Preserving the past doesn’t always mean leaving something untouched. Innovations can come from the past when architects repurpose old buildings, combining modernity with history. This article explores some examples of how architects can take old buildings and bring them back to life. These are some of the most fascinating modern makeovers…
Edinburgh Castle: A Classic Example
Edinburgh Castle is a popular tourist destination, attracting over two million visitors annually. It was originally built as a royal residence in the 12th century but was converted into a military barracks during the 17th century. Restoration efforts began in the 19th century, and today, the castle is a prime example of how an old building can be repurposed. While the architecture has remained the same, the building’s purpose has changed.
Historic Buildings Given Makeovers
Restoration and preservation have been used worldwide to repurpose old buildings. One example is the casino on York Place, Edinburgh. Built in 1794 as a Gothic chapel, the building was repurposed into a casino venue, now a category A historic building and available for commercial use. This change has allowed casinos to bring an air of grandeur and luxury to their customers. In spite of the trend of more online casino sites and newly designed casino resorts in Vegas, such makeovers can ensure historical structures can evolve and get a new purpose.
In general, casinos in Europe are usually quite traditional and hold historical meaning. For example, nestled in the heart of Monaco, the Monte Carlo Casino is a historic landmark that exudes luxury. The casino opened its doors to the public all the way back in 1863. Its stunning architecture, with grand columns and ornate decorations that transport you to a bygone era of glamour and opulence. The building was rebuilt in 1878 to its current form, which has been well-preserved over the years.
The Art of Tate Modern
Exploring the world of contemporary art in London is incomplete without a visit to the Tate Modern, an art museum housed in the iconic Bankside Power Station. Originally built as a power station by Sir Giles Gilbert Scott, the abandoned building was reimagined as a museum by Swiss firm Herzog & de Meuron and Jose Rafael Moneo Arquitecto. With their design, they seamlessly blended the building’s historical significance with modern architectural elements, creating a masterpiece in its own right.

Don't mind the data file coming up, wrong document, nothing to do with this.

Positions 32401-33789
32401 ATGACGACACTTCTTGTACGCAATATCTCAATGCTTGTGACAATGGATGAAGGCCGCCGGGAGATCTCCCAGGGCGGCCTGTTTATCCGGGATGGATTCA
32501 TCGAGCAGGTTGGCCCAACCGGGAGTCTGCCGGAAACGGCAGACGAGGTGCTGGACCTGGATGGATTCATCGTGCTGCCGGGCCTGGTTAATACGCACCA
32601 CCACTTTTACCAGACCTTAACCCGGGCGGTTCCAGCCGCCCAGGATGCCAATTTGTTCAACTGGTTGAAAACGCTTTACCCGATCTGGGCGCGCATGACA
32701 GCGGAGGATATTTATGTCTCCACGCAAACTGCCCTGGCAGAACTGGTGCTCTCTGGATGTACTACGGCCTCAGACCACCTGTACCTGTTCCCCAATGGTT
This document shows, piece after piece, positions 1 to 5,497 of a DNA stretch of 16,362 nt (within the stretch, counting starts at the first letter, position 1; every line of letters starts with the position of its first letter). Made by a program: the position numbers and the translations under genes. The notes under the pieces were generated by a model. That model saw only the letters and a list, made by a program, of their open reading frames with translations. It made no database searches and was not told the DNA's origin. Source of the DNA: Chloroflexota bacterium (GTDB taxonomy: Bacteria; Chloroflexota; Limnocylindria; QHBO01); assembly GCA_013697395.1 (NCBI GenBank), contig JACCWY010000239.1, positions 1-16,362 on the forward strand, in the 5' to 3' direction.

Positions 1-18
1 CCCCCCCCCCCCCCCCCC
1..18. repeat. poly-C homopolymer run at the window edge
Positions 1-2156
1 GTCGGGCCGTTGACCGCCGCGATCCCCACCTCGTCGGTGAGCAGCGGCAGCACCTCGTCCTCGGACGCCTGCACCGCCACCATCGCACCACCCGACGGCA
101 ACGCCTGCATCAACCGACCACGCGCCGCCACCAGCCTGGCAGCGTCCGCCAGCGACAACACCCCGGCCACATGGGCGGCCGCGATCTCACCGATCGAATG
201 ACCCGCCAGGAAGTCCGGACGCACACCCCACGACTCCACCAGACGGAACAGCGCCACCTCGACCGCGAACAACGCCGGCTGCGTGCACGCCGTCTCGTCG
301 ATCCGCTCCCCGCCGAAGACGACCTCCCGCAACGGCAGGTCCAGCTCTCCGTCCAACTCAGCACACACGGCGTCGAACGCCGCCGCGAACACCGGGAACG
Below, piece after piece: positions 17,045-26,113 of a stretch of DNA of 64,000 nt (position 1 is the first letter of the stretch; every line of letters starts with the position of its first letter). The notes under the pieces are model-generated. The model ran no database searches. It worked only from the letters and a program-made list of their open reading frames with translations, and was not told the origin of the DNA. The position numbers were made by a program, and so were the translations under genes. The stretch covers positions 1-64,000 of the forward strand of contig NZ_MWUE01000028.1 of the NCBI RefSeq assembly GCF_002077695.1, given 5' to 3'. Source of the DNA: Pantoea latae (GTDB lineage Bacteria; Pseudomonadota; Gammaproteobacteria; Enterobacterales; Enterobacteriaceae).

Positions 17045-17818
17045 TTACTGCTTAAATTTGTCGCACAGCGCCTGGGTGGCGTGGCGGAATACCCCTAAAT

The juxtaposition of old and new is evident in every corner of the museum. The interiors boast an industrial theme, complete with heavy railings, cast iron grills, and unfinished wood floors, taking visitors on a journey through London’s industrial past while showcasing some of the world’s finest modern art.
Bridging Modern and Traditional
Restoring and converting old buildings is an art that requires architects to balance modernity with history. They must ensure that the layout and looks are fit for purpose while accepting and embracing the building’s original features. In some instances, this may require out-of-the-box thinking which can be clearly seen by St. Antony’s College in Oxford, England is an institution known for its research and study of the modern Arab world.
What better way to represent modernity than with a stunning architectural design by the late Zaha Hadid? Hadid’s stainless-steel façade gracefully bridges the buildings of the university’s Middle East Centre, creating a bold and innovative space for scholars to gather and exchange ideas. Amidst the historic buildings of Oxford, this modern masterpiece is a true testament to the power of design to shape the future.
In conclusion, innovation can come from the past when architects repurpose old buildings, combining modernity with history. Edinburgh Castle and the Tate Modern are examples of how old buildings can be restored and given a new purpose, creating a sense of history while embracing modernity. This way, architects can create something that has never been seen before while maintaining the original iconic features.